In an editorial, Javier García Martínez, Universidad de Alicante, Spain, has addressed actions that chemistry should take in research, industry, and education to adapt to the challenges and seize untapped opportunities in this new decade.
According to the latest edition of the Circularity Gap Report, only about 31 % of raw materials are converted into useful products. At the rate we are now extracting, emitting, and disposing, we cannot continue to do so without endangering our climate, our planet, and our own health. If we want to have a viable industry and a healthy planet, the circular economy cannot be just a wish, but must be the main goal of chemistry. To achieve this goal, chemistry must evolve from being a science and industry of transformation (linear) to a science and industry of reuse (circular), García Martínez said. He sees the biggest challenge for chemistry in the coming years in decoupling economic growth from environmental impact.
The need to adapt to an increasingly fast-changing situation was evident in the coronavirus pandemic when the chemical industry had to adapt its production to a demand that changed in a matter of weeks. Innovation, not only in products but also in new business models and management, is inevitable.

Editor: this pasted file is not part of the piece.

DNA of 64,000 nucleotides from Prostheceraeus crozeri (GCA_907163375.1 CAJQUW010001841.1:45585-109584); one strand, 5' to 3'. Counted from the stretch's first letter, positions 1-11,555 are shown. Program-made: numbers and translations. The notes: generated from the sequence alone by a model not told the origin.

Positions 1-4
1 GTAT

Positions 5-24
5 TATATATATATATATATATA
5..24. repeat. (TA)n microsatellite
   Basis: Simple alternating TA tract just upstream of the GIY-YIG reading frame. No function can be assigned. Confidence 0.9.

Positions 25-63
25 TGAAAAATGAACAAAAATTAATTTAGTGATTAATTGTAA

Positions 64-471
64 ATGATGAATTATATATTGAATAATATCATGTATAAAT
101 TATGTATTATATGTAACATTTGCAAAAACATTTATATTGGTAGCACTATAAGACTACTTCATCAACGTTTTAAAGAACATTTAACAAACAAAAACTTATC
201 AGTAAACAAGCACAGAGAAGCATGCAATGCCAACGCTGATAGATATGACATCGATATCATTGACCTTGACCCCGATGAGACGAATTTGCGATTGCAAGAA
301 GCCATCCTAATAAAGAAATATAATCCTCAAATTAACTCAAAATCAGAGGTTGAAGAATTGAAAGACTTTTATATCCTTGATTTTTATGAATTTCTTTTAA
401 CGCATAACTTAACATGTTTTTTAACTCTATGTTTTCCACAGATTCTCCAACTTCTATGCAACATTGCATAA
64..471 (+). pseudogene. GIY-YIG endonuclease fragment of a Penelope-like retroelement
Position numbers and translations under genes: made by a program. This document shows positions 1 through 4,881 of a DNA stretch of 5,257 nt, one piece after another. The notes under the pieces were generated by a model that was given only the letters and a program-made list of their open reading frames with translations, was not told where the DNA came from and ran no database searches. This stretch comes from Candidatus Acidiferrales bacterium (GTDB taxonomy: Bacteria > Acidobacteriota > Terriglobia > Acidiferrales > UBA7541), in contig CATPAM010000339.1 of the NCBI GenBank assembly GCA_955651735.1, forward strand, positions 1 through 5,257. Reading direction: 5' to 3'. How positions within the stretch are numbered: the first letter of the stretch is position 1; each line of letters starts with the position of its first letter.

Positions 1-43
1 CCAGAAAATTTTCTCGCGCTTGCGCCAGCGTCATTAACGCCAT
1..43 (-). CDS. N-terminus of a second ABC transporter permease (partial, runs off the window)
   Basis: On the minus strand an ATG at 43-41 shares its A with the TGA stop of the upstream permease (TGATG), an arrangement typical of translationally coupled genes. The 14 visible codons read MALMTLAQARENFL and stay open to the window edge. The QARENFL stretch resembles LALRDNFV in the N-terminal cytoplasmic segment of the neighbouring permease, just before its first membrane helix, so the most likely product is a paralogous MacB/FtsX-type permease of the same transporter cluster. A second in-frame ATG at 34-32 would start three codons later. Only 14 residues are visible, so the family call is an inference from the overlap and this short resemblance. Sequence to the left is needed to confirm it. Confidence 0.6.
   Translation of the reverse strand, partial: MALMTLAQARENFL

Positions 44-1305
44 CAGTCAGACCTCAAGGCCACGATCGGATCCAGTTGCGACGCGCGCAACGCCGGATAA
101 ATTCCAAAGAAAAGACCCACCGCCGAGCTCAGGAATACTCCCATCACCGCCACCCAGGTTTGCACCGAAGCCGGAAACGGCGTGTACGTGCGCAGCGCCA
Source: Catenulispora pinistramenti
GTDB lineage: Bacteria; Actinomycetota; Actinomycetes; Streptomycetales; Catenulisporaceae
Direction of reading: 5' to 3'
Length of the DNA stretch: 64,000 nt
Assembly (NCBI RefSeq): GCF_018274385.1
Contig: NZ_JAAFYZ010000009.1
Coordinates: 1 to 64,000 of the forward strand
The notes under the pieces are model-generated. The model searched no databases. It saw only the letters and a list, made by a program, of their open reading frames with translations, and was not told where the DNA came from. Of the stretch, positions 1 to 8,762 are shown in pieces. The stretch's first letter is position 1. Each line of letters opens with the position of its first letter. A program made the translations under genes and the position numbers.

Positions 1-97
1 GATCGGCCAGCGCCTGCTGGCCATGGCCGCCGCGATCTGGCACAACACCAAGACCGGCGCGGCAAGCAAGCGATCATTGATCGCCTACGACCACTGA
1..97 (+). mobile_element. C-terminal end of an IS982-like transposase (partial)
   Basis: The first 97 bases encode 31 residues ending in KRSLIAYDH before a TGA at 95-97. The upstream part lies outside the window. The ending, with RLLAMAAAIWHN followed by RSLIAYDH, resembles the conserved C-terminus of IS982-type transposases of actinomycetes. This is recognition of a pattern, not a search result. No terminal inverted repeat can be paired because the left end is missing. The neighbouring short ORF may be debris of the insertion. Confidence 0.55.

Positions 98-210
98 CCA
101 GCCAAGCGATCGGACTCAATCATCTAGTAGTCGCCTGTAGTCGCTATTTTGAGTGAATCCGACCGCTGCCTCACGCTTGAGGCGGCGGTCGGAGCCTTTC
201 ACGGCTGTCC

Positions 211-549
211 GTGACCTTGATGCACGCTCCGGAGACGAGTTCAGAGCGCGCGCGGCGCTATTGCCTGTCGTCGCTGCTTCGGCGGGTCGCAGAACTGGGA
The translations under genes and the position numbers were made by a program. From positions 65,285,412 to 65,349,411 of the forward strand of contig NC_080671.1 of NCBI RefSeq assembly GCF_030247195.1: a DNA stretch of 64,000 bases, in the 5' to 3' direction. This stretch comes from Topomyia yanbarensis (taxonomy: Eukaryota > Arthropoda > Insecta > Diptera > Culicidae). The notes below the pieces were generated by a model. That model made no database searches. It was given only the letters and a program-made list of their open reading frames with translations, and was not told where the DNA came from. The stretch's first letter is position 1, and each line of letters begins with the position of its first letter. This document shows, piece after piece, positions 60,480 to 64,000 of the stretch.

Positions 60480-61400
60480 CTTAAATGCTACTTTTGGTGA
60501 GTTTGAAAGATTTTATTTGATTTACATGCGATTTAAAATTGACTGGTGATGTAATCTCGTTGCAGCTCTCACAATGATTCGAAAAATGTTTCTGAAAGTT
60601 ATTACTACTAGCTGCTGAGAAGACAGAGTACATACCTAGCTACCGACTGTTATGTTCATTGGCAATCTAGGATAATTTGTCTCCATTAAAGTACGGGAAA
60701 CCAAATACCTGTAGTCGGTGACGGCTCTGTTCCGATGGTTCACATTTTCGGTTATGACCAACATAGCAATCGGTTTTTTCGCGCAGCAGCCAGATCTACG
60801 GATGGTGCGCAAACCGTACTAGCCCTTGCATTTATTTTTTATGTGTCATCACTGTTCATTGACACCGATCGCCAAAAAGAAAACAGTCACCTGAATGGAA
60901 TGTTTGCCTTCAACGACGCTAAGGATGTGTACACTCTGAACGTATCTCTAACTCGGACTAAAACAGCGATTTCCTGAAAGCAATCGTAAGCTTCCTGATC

The most effective way to adapt chemistry research and industry to the new normal is to redesign chemistry education. Not much has changed here since the second industrial revolution, so if we do not change, we are producing excellent chemists for a world that no longer exists. Most chemical plants are fully digitized and many processes in industry are run by machines, yet most chemists do not know how to code an algorithm or program a robot. These new skills and knowledge are becoming increasingly important.
The beginning of this decade is also marked by a strong call for more diversity and inclusion in all facets of life. Despite all efforts, discrimination is still a reality, and chemistry is not immune to it.
Moreover, 2030 is the deadline we have set ourselves for achieving the United Nations Sustainable Development Goals (SDGs). In this context, delays are costly, international collaboration is key, and scientists must be engaged and understand the needs of citizens. Chemistry has much to contribute to the 2030 Agenda, but “business as usual” will not get us there. Sustainability, innovation, diversity, and education are the four pillars that should guide our efforts in the next decade, and clear goals and milestones are needed.
Javier García Martínez ends his editorial with a quote from Kenneth G. Wilson, the 1982 Nobel Laureate in physics: “The most complex problems in science can only be resolved through the full cooperation of the entire international scientific community.” García Martínez thinks that we will have many opportunities to put Kenneth’s advice into practice in this decade.
- Chemistry 2030: A Roadmap for a New Decade,
Angew. Chem. Int. Ed. 2021.
Also of Interest
- Are We Racing To Get Back To “Normal” As Soon As Possible?,
Peter G. Mahaffy,
Making chemistry education more human-centered, relevant, and aligned with the guidelines of systems thinking